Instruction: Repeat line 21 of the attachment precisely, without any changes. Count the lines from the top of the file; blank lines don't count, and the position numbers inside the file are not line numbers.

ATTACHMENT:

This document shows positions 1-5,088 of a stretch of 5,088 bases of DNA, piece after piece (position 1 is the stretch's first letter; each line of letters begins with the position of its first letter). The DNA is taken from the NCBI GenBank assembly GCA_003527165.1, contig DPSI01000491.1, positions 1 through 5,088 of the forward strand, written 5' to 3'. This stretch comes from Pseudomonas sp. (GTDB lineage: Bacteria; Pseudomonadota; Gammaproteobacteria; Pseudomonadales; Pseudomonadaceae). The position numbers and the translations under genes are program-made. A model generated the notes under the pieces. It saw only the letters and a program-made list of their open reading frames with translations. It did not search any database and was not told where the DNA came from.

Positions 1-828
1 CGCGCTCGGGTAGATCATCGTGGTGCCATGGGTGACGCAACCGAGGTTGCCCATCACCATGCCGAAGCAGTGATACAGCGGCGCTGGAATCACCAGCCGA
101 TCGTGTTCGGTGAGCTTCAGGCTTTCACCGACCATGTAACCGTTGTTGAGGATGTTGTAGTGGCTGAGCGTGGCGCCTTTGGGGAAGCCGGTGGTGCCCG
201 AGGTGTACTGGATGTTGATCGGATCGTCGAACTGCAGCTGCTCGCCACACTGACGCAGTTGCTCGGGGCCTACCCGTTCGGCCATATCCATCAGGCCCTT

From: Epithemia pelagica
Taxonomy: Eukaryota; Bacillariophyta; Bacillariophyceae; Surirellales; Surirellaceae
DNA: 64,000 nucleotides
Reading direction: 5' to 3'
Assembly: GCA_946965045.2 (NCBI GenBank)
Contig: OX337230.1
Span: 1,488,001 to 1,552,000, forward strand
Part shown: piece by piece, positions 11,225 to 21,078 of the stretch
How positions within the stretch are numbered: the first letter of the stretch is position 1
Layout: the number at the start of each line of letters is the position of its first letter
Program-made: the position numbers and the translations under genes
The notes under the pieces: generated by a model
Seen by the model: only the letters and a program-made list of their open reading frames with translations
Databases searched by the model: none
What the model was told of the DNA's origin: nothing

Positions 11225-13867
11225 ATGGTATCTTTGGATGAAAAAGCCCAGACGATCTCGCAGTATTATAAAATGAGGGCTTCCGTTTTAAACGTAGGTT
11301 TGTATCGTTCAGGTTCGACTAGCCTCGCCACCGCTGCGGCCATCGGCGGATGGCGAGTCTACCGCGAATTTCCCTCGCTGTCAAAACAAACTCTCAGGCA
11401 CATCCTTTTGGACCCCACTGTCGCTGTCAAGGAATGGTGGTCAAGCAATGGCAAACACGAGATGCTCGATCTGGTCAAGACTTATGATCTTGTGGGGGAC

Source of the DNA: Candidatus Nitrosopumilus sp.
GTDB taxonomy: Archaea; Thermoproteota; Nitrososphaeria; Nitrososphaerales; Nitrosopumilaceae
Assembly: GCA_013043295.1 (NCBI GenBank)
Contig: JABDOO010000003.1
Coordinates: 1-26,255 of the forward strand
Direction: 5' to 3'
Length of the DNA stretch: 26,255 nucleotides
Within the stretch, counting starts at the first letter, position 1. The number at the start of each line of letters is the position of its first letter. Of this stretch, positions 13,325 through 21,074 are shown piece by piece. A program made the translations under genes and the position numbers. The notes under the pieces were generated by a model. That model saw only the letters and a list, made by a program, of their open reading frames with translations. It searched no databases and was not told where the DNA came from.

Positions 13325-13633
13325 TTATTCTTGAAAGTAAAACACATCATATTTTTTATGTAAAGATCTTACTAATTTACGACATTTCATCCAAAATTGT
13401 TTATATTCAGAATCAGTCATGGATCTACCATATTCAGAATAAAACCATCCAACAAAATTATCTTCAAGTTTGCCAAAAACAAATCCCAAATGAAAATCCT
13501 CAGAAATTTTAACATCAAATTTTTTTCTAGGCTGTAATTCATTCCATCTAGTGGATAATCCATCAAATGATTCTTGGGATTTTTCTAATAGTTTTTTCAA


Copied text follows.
Positions 11225-13867